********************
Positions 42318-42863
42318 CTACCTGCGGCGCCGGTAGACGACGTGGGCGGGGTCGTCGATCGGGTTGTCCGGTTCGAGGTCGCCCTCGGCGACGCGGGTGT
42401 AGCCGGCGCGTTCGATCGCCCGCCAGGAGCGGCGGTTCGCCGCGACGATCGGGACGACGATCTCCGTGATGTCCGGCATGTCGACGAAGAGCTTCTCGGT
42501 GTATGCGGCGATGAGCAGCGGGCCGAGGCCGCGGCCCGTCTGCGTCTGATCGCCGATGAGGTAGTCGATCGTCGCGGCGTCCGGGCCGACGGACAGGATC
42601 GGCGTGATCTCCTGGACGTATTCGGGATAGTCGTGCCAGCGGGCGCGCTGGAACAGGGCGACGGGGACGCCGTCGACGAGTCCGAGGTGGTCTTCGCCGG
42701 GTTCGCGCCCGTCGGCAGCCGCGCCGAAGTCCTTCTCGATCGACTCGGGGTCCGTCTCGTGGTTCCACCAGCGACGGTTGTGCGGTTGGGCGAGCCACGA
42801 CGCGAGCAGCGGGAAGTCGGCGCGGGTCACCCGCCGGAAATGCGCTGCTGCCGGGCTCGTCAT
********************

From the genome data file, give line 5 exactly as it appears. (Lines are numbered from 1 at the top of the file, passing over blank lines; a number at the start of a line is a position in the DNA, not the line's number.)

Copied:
42601 GGCGTGATCTCCTGGACGTATTCGGGATAGTCGTGCCAGCGGGCGCGCTGGAACAGGGCGACGGGGACGCCGTCGACGAGTCCGAGGTGGTCTTCGCCGG